In 2017, former Penn State Beta Theta Pi brother Kordel Davis was an active member on the bids acceptance night when newly accepted pledge Tim Piazza died from hazing.  

Two years later, Thursday, Sept. 26 saw Davis leading a talk called “One Night A Pledge” in the University of New Hampshire (UNH) Field House, a personal look into the dangers of hazing as a part of Hazing Prevention Week at UNH. 

The 8 p.m. event kicked-off with a leader or president from student organizations coming to the front of the room. Each person, whether it be a team captain or a fraternity president, read a statement about how their organization stands against hazing.  

Upon taking the stage, Davis recollected how he was hazed by his Beta Theta Pi brothers during his first year at Penn State University. He discussed the duties the pledges were expected to complete, such as making the brothers breakfast and doing their errands, along with the excessive drinking that was expected. Amidst his experience at Beta Theta Pi, Davis vividly recalled how he was led to believe that everything the older brothers said and did was right. Even after hating his time as a pledge, Davis stayed on with the fraternity.  

Davis then explained the events of the night of the 2017 bids acceptance party. He explained that he knew the pledges had too much to drink, but wasn’t in a position of authority in the fraternity.  

“If I could go back, I would have called 911 myself, but that would have meant going above my vice president and president,” Davis said in an interview with the Columbian Missourian.  

Davis told attendees that he saw Piazza severely intoxicated, but no brothers seemed to be concerned. Later in the night, Piazza fell down the stairs, and at this point, Davis made it clear they needed to call 911, to which the brothers told him he was crazy. Against Davis’ wishes, Piazza was left at the bottom of the stairs all night, and the brothers did not call 911 until 10:48 the next morning.  

By then, it was too late, and Piazza died of a brain injury.  

After telling his story, Davis spent the remainder of the event reiterating on the dangers of hazing, specifically hazing rituals involving excessive amounts of alcohol. Davis showcased a graphic that compared how many fraternities go about initiating their new members. The image was a set of stairs, with the new members at the bottom and executive members being at the top. He explained how this system put active brothers in the position of power, which is a huge issue with hazing.  

Davis’s next graphic showed how the new member process could be more of a straight line, instead of a set of stairs. This line represented how new members could grow into active members, with the welcoming help from their new brothers.  

“Pledging can be done in a not so dangerous way. I’m not exactly sure what that looks like now, but the crazy drinking is not really necessary,” Davis told “The Columbia Missourian”.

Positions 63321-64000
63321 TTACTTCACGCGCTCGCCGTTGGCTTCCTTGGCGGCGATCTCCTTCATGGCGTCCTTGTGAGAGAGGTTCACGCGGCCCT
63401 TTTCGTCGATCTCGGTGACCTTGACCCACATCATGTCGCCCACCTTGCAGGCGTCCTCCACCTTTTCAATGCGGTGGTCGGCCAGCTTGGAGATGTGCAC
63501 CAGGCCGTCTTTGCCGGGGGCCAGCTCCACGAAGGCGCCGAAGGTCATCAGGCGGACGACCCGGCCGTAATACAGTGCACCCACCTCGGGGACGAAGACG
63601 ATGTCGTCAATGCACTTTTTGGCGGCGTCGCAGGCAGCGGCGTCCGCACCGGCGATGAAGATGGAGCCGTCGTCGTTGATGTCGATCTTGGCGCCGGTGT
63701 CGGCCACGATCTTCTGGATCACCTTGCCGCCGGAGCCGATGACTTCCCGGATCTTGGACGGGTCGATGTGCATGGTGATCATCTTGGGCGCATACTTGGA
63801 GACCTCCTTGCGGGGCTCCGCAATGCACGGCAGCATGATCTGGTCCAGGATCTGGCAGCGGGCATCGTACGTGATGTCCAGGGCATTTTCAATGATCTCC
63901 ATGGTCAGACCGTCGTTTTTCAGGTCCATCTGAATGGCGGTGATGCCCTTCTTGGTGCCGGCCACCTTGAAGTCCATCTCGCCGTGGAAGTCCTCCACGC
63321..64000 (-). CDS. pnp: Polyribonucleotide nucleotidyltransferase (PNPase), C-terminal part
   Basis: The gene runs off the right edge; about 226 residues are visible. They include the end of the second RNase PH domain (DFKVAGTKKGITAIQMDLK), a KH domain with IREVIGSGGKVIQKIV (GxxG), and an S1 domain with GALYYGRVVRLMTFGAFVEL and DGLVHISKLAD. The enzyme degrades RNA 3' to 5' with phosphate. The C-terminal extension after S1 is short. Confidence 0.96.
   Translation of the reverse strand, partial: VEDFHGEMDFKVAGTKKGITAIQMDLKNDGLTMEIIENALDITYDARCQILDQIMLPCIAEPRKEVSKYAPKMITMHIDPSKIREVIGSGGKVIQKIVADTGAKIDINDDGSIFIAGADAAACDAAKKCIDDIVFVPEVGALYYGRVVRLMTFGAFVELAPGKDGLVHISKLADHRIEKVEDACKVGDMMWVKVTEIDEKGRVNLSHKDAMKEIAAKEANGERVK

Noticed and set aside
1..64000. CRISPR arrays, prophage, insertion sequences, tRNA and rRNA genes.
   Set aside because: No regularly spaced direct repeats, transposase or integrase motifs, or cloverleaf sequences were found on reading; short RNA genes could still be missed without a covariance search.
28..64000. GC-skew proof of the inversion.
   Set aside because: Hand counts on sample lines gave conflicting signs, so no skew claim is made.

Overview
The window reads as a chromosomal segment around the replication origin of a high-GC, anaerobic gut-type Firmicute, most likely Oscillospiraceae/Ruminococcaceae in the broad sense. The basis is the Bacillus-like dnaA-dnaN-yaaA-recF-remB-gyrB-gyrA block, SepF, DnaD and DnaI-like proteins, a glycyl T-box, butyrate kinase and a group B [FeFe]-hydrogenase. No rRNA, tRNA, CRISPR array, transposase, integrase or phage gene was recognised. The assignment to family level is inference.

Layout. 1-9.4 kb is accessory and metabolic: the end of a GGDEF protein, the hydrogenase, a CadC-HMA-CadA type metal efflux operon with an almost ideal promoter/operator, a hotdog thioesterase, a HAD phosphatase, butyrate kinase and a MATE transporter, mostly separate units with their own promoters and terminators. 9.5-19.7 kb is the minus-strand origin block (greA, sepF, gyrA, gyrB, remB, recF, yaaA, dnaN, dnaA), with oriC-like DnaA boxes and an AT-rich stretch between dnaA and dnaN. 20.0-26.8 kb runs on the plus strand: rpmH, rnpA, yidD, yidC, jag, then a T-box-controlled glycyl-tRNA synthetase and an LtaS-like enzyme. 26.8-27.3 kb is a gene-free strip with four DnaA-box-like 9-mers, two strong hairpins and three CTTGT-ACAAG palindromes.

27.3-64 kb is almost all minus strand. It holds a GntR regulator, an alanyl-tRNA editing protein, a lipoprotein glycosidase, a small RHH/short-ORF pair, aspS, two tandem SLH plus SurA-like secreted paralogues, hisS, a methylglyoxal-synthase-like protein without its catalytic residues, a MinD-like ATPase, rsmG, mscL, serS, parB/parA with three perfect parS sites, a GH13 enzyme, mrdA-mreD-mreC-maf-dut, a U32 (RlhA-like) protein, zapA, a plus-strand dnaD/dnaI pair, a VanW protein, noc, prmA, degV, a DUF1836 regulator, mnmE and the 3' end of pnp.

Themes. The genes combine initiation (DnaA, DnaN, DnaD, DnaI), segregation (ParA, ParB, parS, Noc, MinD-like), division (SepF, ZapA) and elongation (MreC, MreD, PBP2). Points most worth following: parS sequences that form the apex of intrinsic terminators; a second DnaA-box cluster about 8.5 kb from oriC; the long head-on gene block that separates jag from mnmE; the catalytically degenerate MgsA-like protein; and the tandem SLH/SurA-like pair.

Davis also suggested ideas on how to improve the pledging process, such as strengthening a university’s policies and also raising awareness about the dangers of alcohol abuse. He also touched on the importance of encouraging schools to have policies where students can reach out for medical help without facing legal consequences.  

At the end of the night, Davis gave the audience resources to help end or report hazing incidents, and listed his three main takeaways.  

“One, we need to come back to a culture of care,” he said. “Two, there is no place for hazing within the Greek life. Hazing kills. Three, if you ever notice someone in distress, it is best to call for help yourself.” 

UNH junior Alpha Chi Omega sister Hallie Contois attended Davis’ talk and appreciated the discussion being brought to the students’ attention.  

“I thought his talk was really important to hear for all fraternities and sororities,” she said. “I think that it’s important for us to hear so that we can learn from things that have occurred in the past, although very sad and hard.” 

Contois mentioned that she and her sorority sisters discuss how “hazing is not tolerated,” but don’t really discuss how they can prevent other fraternities or sororities from participating in it.  

“We would get in big trouble if we were to participate in hazing,” she added.  

Contois said that although it is difficult to hear stories such as Davis’, they need to be shared and stressed the importance of learning from the past.  

“It also showed us that even we need to make sure we are looking after one another, even if we could get in trouble for it,” she said. “I think [hazing] can be ended by just informing people of what can happen when you haze and [also by] raising awareness.” 

Senior Lambda Chi Alpha brother Josh Jasneski described hazing as “disrespecting a new member simply because they’re new. New members deserve the same respect as everyone else.” As a senior, Jasneski has been around to see many classes of new members join his fraternity, Lambda Chi Alpha.  

“My fraternity prevents hazing by thoroughly discussing the expectations of brothers when interacting with associate [new] members,” Jasneski said while adding activities Lambda Chi Alpha does with their new members. “Some things to do with new members that isn’t hazing are things like teaching them all the behind the scenes work that builds a fraternity.” 

Jasneski said his biggest takeaway from Davis’ story was that “it’s necessary to speak up when you notice someone needs help. Hazing can be ended by all members speaking up and standing up for each other.” 

The 24-hour national anti-hazing hotline can be reached at 1-800-NOT-HAZE. To report hazing at UNH, students can call (603) 862-3686.